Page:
Some Oregon educators say it's too much to expect them to do the job in five years. Research suggests that, even with strong programs, students learning English usually need five to seven years to master enough nuances to read and write academic English well, they say.

Gary Hargett, a Portland-based consultant who has helped states and districts step up their programs for English language learners, says five years is ambitious but attainable. "If Oregon could do it, it would be way ahead of what everybody's doing right now."

Some front-line educators are hopeful. After years of work to refine its programs for English language learners, Woodburn's Valor Middle School is hitting its stride, says Principal Bill Rhoades. "With the type of support in literacy that our students are getting this year, I think we are going to make tremendous gains."

Progress will now be reported Schools usually refer to their programs by one of three acronyms -- LEP, for limited English proficient; ESL, for English as a second language; or ELL, for English language learners.

Carmen West, newly in charge of English language learners and bilingual education for Oregon, says it's clear those programs must be ramped up or schools won't meet the performance targets.

Schools will get a carrot and a stick from the state, West says.

The carrot: free workshops with experts, detailed descriptions of what schools should teach English language learners at each stage of language development, a new test that's better at measuring students' academic English skills and other assistance.

The stick: Yearly reporting of how much progress English language learners make in each school and district -- statistics never before available in Oregon.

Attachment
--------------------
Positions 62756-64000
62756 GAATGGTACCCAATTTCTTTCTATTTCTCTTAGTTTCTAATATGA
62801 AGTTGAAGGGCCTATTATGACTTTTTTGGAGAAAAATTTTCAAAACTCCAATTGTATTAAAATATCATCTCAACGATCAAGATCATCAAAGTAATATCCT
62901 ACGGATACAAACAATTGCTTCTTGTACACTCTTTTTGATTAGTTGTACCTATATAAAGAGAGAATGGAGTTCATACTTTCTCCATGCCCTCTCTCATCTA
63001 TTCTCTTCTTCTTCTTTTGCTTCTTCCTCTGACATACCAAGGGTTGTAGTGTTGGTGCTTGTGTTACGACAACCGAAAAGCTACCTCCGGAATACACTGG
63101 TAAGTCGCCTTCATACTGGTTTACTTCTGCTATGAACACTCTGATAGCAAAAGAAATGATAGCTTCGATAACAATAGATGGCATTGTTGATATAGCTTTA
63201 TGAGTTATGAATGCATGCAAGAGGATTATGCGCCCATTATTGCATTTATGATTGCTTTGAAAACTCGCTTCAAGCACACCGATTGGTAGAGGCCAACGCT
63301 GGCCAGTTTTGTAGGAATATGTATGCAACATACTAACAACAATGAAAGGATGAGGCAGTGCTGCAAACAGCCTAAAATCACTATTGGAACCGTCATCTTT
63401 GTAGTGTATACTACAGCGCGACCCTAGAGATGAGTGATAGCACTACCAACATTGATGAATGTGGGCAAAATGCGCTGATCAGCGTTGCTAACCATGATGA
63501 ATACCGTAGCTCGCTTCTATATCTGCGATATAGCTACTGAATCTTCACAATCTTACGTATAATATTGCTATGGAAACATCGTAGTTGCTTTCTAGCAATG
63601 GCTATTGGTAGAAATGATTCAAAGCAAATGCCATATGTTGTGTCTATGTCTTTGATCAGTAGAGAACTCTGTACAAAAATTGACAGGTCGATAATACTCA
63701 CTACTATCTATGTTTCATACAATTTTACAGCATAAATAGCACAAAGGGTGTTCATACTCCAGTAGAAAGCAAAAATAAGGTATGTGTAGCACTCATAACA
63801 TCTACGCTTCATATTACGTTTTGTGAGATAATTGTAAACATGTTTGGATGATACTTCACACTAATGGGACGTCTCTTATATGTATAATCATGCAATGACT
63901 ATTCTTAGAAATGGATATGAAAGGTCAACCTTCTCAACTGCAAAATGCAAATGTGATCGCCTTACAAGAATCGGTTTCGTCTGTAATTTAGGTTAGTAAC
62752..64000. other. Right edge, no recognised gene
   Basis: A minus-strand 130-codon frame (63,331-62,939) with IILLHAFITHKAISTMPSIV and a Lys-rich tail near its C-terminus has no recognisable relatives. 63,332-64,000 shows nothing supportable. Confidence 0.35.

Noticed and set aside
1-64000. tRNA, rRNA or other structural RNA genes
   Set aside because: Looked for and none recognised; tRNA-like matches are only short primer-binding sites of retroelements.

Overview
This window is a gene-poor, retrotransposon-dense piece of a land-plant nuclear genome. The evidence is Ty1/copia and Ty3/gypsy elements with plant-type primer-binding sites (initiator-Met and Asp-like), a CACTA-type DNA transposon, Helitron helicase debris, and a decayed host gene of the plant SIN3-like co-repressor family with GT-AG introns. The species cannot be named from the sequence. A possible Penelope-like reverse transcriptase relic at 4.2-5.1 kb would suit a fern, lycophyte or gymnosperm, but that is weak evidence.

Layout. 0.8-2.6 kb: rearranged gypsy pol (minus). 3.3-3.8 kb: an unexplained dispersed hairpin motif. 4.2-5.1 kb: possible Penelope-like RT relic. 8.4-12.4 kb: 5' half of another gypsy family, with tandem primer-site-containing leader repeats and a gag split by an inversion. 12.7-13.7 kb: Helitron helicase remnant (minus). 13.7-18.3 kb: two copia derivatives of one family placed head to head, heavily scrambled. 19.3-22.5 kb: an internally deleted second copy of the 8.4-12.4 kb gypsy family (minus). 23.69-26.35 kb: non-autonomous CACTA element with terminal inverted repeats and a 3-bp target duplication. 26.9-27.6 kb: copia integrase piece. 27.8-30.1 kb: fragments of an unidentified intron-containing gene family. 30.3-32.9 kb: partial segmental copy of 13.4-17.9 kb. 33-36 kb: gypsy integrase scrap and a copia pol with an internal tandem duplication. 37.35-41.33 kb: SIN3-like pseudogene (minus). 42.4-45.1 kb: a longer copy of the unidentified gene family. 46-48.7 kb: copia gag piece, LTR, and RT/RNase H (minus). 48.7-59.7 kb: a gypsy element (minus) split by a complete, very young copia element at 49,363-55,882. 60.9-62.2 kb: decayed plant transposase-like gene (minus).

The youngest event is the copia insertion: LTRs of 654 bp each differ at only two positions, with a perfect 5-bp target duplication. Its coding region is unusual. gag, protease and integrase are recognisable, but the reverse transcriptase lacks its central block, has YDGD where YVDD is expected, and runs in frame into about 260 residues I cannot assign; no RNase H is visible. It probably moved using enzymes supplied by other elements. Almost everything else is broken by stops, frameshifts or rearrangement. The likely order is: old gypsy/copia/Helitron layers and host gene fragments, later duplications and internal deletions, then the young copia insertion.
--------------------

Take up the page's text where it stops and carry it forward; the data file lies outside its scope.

That could prompt schools to abandon strategies that don't work for many students, educators say. One of those, according to specialists at Beaverton's ESL Welcome Center, is the "sink or swim" approach that puts students in an all-English classroom environment in the hope they'll soak it up. That works to teach conversational English, but not the high-level speaking and writing skills needed to succeed in middle and high school, the Beaverton specialists say.

Modeling after successes To get better results, many Oregon schools will be expected to follow districts with the best track records.

In Oregon, nearly all those districts try to teach students reading, writing and some academic content in their first language before plunging them into non-stop lessons in English. It sounds counter-intuitive, but most research has found it true: To best teach students to read, speak and write English like natives, schools first should make sure they can read and write in their native language.

That's why Forest Grove, Woodburn, Beaverton and several other districts teach some students to read and write in Spanish for at least their first four years in school.

But West notes that only schools that have a critical mass of students who speak the same language can have a teacher with the credentials to offer first language literacy instruction.

Oregon hasn't been hit with voter-enacted laws against bilingual education such as those in California and Massachusetts that limit schools' ability to teach students in their native languages. The California law, passed five years ago, reduced the number of students taught in their native language from about 30 percent to about 10 percent. Both students who were taught in their native languages and those taught only in English did slightly better on achievement tests. So far, however, there is no evidence that more California students are gaining full proficiency in English.